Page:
In September, shortly after Elliot Kamin placed two political signs in the window of the condo he rents near Ocean Beach in the Richmond District, he received a letter from his property manager saying, “The signs you have posted in your window are a clear violation of the rules and regulations of the association. Please remove the signs immediately.” But now, with help of the American Civil Liberties Union, the signs are back up and Kamin is no longer being threatened with fines.
Ironically, one of the restored signs reflected Kamin's concern for civil liberties, urging voters to reject Prop. L, the proposed law that would criminalize sitting or lying on San Francisco sidewalks.
“It is a problem that a lot of condo associations don’t seem to be aware that free speech rights don’t stop at the condo gates,” ACLU attorney Linda Lye told the Guardian. She suggests that some condo residents might be willingly complying with requests to remove signs because they are unaware of the laws.
California Civil Code Section 1353.6 states that homeowners associations “may not prohibit posting or displaying of non commercial signs, posters, flags, or banners on or in property that belongs to a condo owner.”
Kamin called the property management company, which works with the homeowners association that set the rules, and he was told they wouldn't recognize that legal right, which they said was trumped by their rules for the properties. So Kamin called the ACLU and together, they filed a suit against the Citiscape Property Management Group and the Ocean Beach Homeowners Association.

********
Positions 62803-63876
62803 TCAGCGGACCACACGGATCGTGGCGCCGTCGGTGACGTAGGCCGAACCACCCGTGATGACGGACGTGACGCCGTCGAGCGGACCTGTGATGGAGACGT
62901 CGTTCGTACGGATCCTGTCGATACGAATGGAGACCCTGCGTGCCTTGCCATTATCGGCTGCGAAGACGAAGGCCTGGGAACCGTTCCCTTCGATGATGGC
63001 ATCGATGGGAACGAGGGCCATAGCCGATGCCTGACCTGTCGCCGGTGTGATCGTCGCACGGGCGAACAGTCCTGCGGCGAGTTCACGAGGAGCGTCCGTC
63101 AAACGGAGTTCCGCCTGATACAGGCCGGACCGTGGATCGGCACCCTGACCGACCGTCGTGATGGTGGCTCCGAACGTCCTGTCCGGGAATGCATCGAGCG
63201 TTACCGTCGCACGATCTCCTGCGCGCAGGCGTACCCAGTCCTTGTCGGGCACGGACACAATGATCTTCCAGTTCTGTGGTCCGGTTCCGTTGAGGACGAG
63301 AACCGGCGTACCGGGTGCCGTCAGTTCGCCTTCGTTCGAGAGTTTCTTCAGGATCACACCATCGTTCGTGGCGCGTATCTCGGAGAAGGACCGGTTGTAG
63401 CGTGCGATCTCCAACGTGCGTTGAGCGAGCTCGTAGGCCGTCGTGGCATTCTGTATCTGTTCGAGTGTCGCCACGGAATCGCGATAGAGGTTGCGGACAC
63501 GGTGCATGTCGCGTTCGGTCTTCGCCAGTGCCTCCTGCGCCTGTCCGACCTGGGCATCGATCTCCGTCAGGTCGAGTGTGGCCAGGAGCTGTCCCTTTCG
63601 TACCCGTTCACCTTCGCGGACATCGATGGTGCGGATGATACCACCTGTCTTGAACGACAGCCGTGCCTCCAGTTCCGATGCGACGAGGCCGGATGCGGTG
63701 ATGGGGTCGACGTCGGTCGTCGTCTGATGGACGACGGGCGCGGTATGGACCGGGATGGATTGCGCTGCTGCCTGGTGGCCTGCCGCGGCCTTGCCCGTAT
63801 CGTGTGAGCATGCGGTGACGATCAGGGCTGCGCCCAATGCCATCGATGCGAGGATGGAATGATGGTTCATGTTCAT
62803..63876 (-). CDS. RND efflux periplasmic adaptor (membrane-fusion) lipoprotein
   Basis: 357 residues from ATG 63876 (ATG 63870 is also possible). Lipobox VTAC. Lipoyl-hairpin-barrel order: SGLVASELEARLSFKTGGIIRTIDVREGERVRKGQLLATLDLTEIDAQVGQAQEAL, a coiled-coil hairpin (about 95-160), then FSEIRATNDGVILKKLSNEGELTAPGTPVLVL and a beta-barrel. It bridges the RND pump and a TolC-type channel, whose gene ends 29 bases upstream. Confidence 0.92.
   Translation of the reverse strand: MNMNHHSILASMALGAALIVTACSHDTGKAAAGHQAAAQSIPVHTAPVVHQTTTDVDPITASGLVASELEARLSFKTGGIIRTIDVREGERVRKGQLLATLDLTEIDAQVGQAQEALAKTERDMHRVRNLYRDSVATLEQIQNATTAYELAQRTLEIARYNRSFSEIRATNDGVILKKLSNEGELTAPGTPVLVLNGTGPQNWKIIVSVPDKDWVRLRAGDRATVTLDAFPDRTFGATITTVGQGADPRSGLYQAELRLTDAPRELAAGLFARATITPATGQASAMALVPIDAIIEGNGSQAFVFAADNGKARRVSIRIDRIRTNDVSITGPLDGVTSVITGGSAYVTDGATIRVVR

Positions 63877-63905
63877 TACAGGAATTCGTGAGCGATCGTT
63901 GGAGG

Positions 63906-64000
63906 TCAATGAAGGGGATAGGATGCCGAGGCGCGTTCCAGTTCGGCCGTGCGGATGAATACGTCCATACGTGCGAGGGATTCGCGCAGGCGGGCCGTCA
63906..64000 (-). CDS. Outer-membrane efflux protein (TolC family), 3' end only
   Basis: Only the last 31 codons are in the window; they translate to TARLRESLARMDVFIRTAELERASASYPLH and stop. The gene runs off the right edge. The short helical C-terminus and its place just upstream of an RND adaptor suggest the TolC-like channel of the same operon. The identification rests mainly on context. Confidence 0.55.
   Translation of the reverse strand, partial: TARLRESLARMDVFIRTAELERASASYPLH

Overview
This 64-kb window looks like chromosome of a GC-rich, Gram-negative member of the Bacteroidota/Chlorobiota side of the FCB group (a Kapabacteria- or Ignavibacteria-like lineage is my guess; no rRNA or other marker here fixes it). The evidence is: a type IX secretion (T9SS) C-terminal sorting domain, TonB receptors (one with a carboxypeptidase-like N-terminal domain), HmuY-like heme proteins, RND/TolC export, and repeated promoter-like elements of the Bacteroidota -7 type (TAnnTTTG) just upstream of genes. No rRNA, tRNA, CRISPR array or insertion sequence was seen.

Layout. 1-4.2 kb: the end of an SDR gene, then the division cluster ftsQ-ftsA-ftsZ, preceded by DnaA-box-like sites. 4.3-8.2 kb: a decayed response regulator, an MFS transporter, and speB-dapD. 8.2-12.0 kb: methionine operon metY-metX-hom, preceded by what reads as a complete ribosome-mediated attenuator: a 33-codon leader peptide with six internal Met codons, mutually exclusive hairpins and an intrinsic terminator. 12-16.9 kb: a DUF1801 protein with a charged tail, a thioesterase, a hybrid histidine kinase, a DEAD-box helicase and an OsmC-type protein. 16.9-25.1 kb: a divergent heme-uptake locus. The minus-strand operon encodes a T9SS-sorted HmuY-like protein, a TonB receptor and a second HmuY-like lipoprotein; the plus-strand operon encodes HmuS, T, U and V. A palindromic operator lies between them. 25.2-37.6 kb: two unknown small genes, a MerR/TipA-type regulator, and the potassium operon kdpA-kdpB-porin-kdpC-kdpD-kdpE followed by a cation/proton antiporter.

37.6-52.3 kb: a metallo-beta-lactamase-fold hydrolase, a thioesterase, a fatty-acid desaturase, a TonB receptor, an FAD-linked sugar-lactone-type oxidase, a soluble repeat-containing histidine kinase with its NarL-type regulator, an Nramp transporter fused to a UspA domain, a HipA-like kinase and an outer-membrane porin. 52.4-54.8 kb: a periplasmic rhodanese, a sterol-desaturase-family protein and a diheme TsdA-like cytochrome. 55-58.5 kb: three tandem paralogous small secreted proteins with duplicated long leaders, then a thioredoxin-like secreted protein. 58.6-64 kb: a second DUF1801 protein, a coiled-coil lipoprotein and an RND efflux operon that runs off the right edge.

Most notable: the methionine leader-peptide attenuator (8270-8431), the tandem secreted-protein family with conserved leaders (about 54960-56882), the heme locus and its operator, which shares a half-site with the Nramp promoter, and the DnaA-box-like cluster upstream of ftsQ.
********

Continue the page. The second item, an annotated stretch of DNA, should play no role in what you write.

“If you really want to piss me off, tell me that someone has more rights because they own property,” Kamin said.
OBHA finally relented and entered into a settlement last week that allowed Kamin to put up his two signs, which opposed Prop. L, the proposed sit-lie ordinance and supported judicial candidate Michael Nava. A call to OBHA wasn't answered and a message left at CPMG hasn't yet been returned.
“What good are rights if they’re only on paper?” Kamin said.
UPDATE: I just got a call back from Kevin Wyley, president of CPMG, who said the incident began when an individual board member sent Kamin the letter telling him to take down the sign. Wyley didn't become involved with the situation for about another week: "I was not aware that the board member had told the tenant he could not put up the signs," he told us. "The board member had mistakenly told the tenant he couldn't put up a sign."
Once he was able to reach all the board members to get their assent, Wyley said he contacted Kamin and the ACLU to let them know the signs could remain, although they continue to disagree with the ACLU over whether tenants may have more than nine square feet of total signage.
Wyley said hsaid it took a few more days to get some traveling board members to weigh in on the issue, but once they
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